“I don’t see things turning around until next year, and I’m an optimist,” said Jim Farrell, the chairman and chief executive officer at Omaha, Nebraska-based Farmers National.
MetLife, which manages a portfolio of mortgages for farms, ranches, food production and timberland, said in a Nov. 10 report that farmland values will keep falling for another two years. Prices are headed for their first significant slump in three decades, MetLife said.
In the five Midwest states monitored by the Federal Reserve Bank of Chicago, farmland values dropped for the fourth straight quarter in the three months through September, the longest slide since 1987. Prices are down 5% from a year earlier in Iowa and 4 percent in Illinois, the Fed said in a Nov. 10 report. Those two states are the top growers of corn and soybeans, the biggest U.S. crops.
With the price of corn down by more than half from its all-time high in 2012, and cattle and hogs plunging more than 38% from records in 2014, net-farm income will slip to a seven-year low of $71.5 billion in 2016, compared with $123.8 billion in 2013, the U.S. Department of Agriculture estimates.
Farm debt in 2016 will be five times larger than net income, up for a third straight year and the highest ratio since 1985, USDA data show. At the same time, sales have fallen for the likes of tractor-maker Deere & Co. and seed supplier Monsanto Co.
The crop glut may be worsening. Inventories of corn, wheat and soybeans will rise 38% to the largest since 1988, the USDA said Nov. 9. An October survey of farmers by Purdue University showed growing pessimism. About 79% of 400 respondents said they expect bad financial times over the next 12 months. According to the University of Illinois, farmers in the central part of the state will lose $28 an acre on corn in 2016, compared with a record $382 profit in 2011, and they will earn $67 on soybeans, down from $229 in 2010.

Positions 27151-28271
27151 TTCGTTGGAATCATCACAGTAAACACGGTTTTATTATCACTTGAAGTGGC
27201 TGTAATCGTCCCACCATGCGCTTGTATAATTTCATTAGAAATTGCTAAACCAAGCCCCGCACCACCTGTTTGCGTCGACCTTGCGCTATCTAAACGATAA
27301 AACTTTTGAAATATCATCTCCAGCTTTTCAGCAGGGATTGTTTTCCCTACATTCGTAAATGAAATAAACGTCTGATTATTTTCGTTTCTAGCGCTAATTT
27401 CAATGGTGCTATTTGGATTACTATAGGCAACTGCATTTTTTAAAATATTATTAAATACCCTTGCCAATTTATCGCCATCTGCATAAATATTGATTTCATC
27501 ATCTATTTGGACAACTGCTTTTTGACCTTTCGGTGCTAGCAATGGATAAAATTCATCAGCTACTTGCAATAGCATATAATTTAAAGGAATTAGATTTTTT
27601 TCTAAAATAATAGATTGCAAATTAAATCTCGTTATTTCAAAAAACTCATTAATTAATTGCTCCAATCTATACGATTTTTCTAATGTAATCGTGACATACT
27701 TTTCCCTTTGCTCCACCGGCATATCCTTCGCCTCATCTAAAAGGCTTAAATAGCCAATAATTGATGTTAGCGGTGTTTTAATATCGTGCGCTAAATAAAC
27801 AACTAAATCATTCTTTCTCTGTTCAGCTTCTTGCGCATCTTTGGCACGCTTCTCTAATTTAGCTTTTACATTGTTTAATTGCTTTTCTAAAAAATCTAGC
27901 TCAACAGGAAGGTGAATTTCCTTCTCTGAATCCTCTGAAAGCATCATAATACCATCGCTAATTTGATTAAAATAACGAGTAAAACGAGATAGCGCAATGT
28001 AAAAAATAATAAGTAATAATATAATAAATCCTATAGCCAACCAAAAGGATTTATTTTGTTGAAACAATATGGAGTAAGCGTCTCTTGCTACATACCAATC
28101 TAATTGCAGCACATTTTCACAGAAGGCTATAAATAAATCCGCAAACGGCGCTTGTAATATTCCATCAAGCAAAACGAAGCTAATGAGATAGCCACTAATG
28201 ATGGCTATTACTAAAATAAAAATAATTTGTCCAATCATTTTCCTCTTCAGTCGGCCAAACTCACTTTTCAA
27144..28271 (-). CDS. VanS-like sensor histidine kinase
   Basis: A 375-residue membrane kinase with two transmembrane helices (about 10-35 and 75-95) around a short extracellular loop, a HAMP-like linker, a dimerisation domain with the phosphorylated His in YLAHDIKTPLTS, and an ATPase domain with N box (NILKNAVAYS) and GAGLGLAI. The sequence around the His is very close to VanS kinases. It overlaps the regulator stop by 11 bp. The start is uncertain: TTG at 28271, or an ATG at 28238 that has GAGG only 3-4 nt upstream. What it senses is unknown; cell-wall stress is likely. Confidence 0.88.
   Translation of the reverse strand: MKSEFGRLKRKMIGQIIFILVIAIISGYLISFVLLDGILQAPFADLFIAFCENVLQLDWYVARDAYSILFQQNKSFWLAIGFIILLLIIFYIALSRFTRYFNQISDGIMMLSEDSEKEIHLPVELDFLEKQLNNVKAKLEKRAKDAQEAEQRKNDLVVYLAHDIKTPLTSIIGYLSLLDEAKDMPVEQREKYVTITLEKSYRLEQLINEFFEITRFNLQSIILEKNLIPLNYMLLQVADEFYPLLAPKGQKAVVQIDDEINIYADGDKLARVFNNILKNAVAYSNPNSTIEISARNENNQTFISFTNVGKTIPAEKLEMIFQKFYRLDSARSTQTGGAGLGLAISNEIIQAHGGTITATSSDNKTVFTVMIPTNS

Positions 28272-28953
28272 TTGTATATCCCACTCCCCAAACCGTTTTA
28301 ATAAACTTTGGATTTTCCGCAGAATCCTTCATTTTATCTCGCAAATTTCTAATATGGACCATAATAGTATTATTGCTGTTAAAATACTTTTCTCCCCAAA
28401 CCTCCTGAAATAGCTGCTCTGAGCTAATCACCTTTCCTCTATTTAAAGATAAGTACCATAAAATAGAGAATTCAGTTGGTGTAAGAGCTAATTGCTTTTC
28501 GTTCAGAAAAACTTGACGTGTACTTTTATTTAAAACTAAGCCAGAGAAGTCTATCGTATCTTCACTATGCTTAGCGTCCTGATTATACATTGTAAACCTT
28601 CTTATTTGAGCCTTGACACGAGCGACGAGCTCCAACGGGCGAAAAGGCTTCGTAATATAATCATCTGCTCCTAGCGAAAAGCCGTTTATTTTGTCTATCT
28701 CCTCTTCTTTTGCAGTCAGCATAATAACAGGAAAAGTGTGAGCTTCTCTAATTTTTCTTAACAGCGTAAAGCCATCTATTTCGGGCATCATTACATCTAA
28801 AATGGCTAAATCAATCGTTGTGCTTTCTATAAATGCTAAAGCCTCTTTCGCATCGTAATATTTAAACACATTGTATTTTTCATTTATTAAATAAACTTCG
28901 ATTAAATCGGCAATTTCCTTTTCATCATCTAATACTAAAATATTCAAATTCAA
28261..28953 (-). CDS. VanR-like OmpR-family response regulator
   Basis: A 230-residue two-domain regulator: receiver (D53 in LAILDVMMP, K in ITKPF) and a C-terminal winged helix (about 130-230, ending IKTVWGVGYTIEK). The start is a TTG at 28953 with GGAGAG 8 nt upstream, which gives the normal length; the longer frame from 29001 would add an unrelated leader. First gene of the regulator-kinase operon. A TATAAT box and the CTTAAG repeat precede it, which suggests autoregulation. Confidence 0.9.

“Most of the problems are with producers who kept trying to grow at the end of the boom cycle by buying more land, equipment and bidding up cash rents,” said Joe Kessie, senior vice president at Lake City Bank in Warsaw, Indiana, and chairman of the agriculture committee at the American Bankers Association. “The biggest problems are with younger farmers and producers who don’t have a big land base to refinance operating and equipment loans. I have had to pass on some deals that just won’t work.”
The outlook isn’t all bad. Most producers remain profitable, aided in part by the highest crop yields ever. And an increasing share of U.S. agricultural output comes from bigger producers with deeper pockets. With long-term growth in food demand, farm values should be rallying again by 2020, according to MetLife.
“Fortunately, most farmers understood the cyclical nature of commodities,” said CoBank’s Kowalski. “There is an opportunity coming for those producers who played the boom period conservatively.”
To contact the editors responsible for this story: Simon Casey at [email protected]